This is the sad sight that emerged: Arnella daily staggered up and down the beach with her Rastafarian buddies and boyfriends as they drank booze and smoked the region’s high-grade marijuana. Kevin Smith talked to a lot of them and all said they liked Arnella, that she’d been very pretty and cool and unpretentious but had a lot of problems, the principle one being her perpetual consumption of cocaine. The laid back Rastafarians said they didn’t do coke with Arnella and tried to talk her out of using the drug. For most, that’s probably true. At any rate, it is ultimately the responsibility of all individuals to control themselves or to at least seek help if restraint is not otherwise possible.
Patrice Wymore was not interviewed for Smith’s article but one doesn’t need to read any quotes to know how she was affected by her daughter’s plunge into the abyss. She doubtless had innumerable conversations with Arnella, urging her to quit. She probably invoked the image of her once heroic father slaughtering himself into an unrecognizable old man dead at age fifty. Such warnings rarely work. I know. I’m an alcoholic and was unfazed by reminders that my father had drunk himself into ill-health by his mid-thirties and later cigarette-smoked himself to death. I might not have been able to stop drinking if I hadn’t squandered my modest inheritance and lost the option of too much leisure.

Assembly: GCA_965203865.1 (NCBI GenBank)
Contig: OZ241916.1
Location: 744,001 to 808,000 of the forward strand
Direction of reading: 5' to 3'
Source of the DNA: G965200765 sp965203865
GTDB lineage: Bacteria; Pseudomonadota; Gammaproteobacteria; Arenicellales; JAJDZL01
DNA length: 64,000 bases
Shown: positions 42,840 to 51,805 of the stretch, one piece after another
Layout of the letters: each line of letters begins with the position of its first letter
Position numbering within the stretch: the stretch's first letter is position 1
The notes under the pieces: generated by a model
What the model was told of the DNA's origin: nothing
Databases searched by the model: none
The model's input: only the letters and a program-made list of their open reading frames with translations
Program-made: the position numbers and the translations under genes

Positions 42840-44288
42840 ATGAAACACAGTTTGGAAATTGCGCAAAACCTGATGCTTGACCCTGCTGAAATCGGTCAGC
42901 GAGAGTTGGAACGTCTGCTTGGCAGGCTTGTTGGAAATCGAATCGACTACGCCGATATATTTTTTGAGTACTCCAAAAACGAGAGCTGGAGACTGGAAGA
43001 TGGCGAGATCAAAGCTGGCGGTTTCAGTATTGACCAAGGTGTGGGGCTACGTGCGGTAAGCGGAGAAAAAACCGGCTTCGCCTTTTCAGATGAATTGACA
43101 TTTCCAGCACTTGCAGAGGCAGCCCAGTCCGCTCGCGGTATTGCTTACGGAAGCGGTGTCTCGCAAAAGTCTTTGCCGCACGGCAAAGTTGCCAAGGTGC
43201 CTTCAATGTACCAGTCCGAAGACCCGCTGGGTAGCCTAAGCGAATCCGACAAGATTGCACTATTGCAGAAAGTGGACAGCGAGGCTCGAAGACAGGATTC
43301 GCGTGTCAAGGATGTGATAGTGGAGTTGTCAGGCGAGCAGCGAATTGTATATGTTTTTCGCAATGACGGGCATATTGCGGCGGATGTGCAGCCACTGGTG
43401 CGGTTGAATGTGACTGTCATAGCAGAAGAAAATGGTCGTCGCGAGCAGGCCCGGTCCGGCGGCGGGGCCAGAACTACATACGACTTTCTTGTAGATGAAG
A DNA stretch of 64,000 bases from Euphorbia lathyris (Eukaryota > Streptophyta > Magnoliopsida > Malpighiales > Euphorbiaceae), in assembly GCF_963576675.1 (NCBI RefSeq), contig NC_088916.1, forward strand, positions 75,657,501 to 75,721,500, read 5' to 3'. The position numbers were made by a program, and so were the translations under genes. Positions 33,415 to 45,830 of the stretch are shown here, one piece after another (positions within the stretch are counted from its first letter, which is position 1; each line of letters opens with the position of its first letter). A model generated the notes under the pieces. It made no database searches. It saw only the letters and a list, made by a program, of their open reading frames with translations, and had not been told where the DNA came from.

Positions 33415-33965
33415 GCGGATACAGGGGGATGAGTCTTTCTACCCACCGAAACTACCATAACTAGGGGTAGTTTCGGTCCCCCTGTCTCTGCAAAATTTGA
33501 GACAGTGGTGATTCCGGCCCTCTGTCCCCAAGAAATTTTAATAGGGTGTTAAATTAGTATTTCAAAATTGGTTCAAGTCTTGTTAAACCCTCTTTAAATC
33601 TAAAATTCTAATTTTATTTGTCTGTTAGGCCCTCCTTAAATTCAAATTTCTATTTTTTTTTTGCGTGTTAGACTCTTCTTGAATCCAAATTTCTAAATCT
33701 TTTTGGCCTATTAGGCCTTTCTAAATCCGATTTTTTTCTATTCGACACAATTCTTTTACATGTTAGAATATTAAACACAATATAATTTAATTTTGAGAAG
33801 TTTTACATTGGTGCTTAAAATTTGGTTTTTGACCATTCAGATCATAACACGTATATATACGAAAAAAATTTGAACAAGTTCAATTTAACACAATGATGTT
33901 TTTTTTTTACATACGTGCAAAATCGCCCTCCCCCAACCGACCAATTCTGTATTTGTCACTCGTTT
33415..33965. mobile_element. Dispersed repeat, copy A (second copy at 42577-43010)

Easy money is an enabler for alcoholics, an outright coconspirator. Patrice Wymore understood that. She first cut off Arnella’s allowance – and it’s an ominous sign when anyone that age isn’t working and needs such assistance – then banished her from the main house but provided a smaller place on the estate. One supposes she also tried to get her daughter into treatment. Nothing worked. Arnella began growing tomatoes and carrots and selling them at roadside stalls. The proceeds were used to buy more cocaine. But the white death is infinitely more expensive than edible produce and Arnella frequently ran out of money and started heisting coconuts from the family plantation. Her mother then hired security to guard the cash crop.
It was too late. Her once flowing golden hair pulled back severely, her face crinkled by exposure to the tropical sun, her body emaciated, Arnella Flynn continued to stumble around in a haze, downing straight rum and getting coke any way she could. When her body was discovered, the response was similar to what it had been when her father died: people were shocked but not surprised. Both had made a pact with death: take me early, just let me be loaded till I arrive.
Dashing Luke Flynn has not been publicly quoted about his mother’s death, and his feelings are none of our business. He has made this statement about his grandfather: “He was a cool guy …who had a lot of fun… and I intend to do the same.” To young Luke Flynn, I offer this unsolicited warning: have fun sober. Otherwise, it won’t really be fun.